wsud

Visit our house (and others) on the next Marrickville Council WSUD tour

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Marrickville Council has organised another Water Sustainability Urban Design (WSUD) tour in the local area, and we’re one of the stops.

The purpose of these tours is to show local residents some of the many ways of saving water. In our case, it’s our water tank, irrigation system, and permaculture garden sufficient to meet our vegetable needs.

To book, download the poster, ring Marrickville Council on 9335 2222, or email water@marrickville.nsw.gov.au.

See you on the day!

Water sustainable urban development: tour through Marrickville

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I spent an enjoyable morning today, visiting local houses who are saving water in interesting ways, as well as looking at some “rain gardens” in the street. (Our house was also the last stop on the tour, showing off what we’d done in the garden.)

The Water Sustainable Urban Development (WSUD) tour was organised by the “water revolution” staff at Marrickville Council. Not knowing what to expect, I was pleasantly surprised. It was hard to tell who were more passionate, the householders installing the water tanks, or the folks on the tour!

A few highlights:

A pair of 5,000 litre water tanks
A pair of 5,000 litre water tanks

The first stop was Graeme’s house in Marrickville. This showcases a significant project (8 months in length) to install a pair of 5,000L water tanks at the bottom of their large, and heavily sloping, garden. The tanks were then plumbed into the house, for absolutely everything other than drinking water. The cost was actually pretty reasonable, and the duration of the work was I think due to Graeme doing a lot of the work himself, presumably on weekends.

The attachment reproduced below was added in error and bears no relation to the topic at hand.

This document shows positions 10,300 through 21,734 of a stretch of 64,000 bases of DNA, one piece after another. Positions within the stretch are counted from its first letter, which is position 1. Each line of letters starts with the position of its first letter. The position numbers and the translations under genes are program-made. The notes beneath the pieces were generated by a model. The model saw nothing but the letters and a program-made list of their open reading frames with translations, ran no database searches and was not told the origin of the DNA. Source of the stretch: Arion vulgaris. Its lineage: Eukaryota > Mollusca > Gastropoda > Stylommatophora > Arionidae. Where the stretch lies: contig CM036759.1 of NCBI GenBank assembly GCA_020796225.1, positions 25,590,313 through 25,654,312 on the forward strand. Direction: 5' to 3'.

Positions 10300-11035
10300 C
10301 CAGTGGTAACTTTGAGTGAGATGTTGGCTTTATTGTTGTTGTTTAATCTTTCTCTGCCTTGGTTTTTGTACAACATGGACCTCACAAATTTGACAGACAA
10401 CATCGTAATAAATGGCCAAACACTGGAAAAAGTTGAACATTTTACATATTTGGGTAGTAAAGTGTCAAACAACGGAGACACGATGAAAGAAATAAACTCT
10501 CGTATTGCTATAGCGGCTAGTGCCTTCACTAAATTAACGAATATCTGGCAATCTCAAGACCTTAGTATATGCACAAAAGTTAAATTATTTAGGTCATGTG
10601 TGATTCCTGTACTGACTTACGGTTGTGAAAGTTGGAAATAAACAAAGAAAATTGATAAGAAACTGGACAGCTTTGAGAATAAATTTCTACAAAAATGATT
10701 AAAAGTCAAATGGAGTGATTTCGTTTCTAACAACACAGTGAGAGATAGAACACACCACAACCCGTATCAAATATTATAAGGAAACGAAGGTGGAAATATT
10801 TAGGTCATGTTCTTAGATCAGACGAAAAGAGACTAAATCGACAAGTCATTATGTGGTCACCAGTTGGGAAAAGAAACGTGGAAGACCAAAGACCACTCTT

Pressure accumulator tank
Pressure accumulator tank

Something I hadn’t seen before was the pressure accumulator tank. About the size of a gas bottle, this holds water at pressure. This means that if a small amount of water is required in the house (washing hands, etc), the water is drawn from this holding tank, without the pump having to come on. This reduces the electricity required, and presumably helps to prolong the life of the pump. I’ll definitely have to look into this for our house.

Hill Street rain garden
Hill Street rain garden

The Hill Street rain garden was extremely interesting. This takes the normal storm water that runs of the street, and passes it through this mini wetland. The goal is not to store the water, but to filter it through the plants, which are grown on top of several layers of sub-surface material.

Where the gutter is diverted into the rain garden
Where the gutter is diverted into the rain garden

The end result is cleaner water going into the waterways, with a lot of the sediment, rubbish and nitrogen stripped out. I think it also makes for an interesting take on street-side gardens. Would love to see more of these go in throughout the Inner West.

Communal garden in the laneway
Communal garden in the laneway

John Caley, who ran the water course I attended some months back, had a house that certainly met expectations. Plenty of careful design of water tanks, and a nice use of water off next door’s roof (with their permission!). What took my fancy, however, was their lovely little communal garden in the small laneway beside the house. Plenty of produce to share amongst the neighbouring houses.

A small garden, lush and verdant
A small garden, lush and verdant

Mike and Jen’s house had everything that an inner-city greenie would want. Water tanks, careful management of water runoff, and chooks. Oh, and a nice vegetable garden squeezed into their small back garden.

Thanks to Maggie for organising the day! Visit the Marrickville Council water pages to find out more on future events, and how to get involved.